There were lots of moments, screaming into electrified banjos, scratching guitars instead of playing strings, being a crowd instead of being a solo singer, listening to something that Rick was mumbling in a corner about something, writing it down and going, “There you go, we’ve got the opening line to the next tune.” It was those things, which were 180 degrees in the opposite direction of what I used to think about an Underworld record. Every day was a conscious decision to remain as unconscious as possible and not think, “Oh, this is going to be difficult to play Saturday night on the main stage.” If dubnobass had any influence at all it was that when we came to make these recordings it felt, to me, like being in a band that had no history. It felt like starting again and that felt really good.

Does this feel like a new band to you when you go back and listen to the finished album?

Yeah, it does, it feels sufficiently moved on. To me, in a way, it actually feels like the next record after Second Toughest In The Infants. That’s just to me. I think there have been a lot of great tracks on the albums in between. I just feel the albums after Second Toughest In The Infants were made by a band that had a sense of itself and had an idea of its place in the world. Up until that point I, for one, didn’t have that at all. When I listen to this record what I’m proud of most is that Rick and I made a record without thinking about where it fits or if it sounds like Underworld. Underworld didn’t have a sound when we started, Rick gave us that sound over a couple of albums and a bunch of shows and in the Nineties we evolved into something. This record feels like it wiped the slate clean for a while and if you had no history what record would you make. And at this point in our career that’s what inspired me to go back into the studio, cause I want to find out more about what’s going on between us, that rather than, “Oh, I know what’s going on.” “We did that? That’s fantastic, that’s an album I’d buy if I heard it. Let’s go back in the studio and find out what happened.”

 

#Berlin studio day 2

A photo posted by Karl Hyde (Underworld) (@underworld) on

Do you have an idea of where this new sound of Underworld fits into the electronic dance music world or you don’t care?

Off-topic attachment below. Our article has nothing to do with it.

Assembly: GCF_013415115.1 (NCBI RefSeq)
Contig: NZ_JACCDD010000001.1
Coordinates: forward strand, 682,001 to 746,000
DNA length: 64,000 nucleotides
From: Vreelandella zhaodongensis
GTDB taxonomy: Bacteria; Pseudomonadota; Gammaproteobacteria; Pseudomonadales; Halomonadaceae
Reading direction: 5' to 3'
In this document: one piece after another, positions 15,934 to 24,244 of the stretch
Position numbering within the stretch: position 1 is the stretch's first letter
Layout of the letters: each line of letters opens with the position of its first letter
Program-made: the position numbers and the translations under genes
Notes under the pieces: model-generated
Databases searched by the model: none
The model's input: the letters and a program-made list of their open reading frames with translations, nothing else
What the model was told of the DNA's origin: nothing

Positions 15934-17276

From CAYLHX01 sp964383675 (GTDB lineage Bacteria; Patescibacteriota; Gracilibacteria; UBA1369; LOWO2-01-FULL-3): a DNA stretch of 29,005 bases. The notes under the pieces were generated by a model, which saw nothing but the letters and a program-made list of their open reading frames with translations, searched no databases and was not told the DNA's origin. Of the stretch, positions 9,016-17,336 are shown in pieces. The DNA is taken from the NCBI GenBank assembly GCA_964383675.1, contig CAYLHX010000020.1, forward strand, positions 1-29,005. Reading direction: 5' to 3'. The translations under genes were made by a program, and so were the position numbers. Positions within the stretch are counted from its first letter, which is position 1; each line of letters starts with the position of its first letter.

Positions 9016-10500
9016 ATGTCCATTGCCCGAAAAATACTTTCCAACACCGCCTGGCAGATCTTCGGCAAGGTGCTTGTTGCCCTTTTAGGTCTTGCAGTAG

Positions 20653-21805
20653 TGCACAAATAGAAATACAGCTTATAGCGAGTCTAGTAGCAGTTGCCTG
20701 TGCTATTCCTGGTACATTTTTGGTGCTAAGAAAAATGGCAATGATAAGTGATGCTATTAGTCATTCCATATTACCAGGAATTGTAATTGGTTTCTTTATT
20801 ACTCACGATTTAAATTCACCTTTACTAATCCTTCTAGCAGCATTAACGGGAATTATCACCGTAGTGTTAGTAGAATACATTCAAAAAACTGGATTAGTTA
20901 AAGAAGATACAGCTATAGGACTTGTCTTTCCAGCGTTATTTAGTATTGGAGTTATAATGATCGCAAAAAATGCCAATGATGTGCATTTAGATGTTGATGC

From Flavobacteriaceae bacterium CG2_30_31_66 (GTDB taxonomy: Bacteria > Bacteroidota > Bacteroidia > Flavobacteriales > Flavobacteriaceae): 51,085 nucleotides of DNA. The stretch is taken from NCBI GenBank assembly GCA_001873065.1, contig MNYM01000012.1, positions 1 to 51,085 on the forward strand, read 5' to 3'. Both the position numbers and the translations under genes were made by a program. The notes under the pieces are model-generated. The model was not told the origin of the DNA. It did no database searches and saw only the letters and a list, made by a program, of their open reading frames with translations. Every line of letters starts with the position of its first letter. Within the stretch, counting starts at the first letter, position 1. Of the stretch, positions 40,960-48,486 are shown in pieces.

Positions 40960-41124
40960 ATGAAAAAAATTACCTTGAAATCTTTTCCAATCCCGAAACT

No, I don’t think about it because that’s baggage to think about that. What was very prevalent in Underworld’s mentality in those early days, dubnobass and Second Toughest, whenever somebody put a label on us we moved somewhere else and that felt right. Then we made “Born Slippy” and a lot of people said, “All you need to do now is write a bunch more ‘Born Slippy’s’ and you’ll be made for life.” And we just kind of looked at them and went, “We’re just going to do something else if you don’t mind.” What we have is a journey into the unknown, I have no idea where this is going and that is what makes me want to be in Underworld.

Will you be touring in 2016?

Yes, the beginning of the tour has already been announced here in Europe in March. We’re taking this record out and then we’re gonna do festivals through the summer, tour the world and then we’ll see what happens in the fall. But in the early part of next year we’re gonna take the album out, I’m looking forward to it. This year has been the best touring year of my life. So the idea of taking Underworld out with a bunch of new material is beyond anything I could’ve really imagined and I’m looking forward to that.

What songs are you excited to play live?

All of them (laughs). I really am because they all pose very interesting questions, they all demand very different headspaces. So going out and playing any track from this record is going to be a challenge and it’s going to be a challenge in terms of playing in a different headspace and I like that.

I love the album title because the “we face a shining future” part suggests all of the optimism you are feeling about the band.

It was one of those things that came together. It was something his father to his mother said not long before he passed away. “Barbara, Barbara we face a shining future.” His father was a great man, very inspiring and as soon Rick said that, before we got halfway through writing this material, it was just instant, “Yeah, that’s the title.”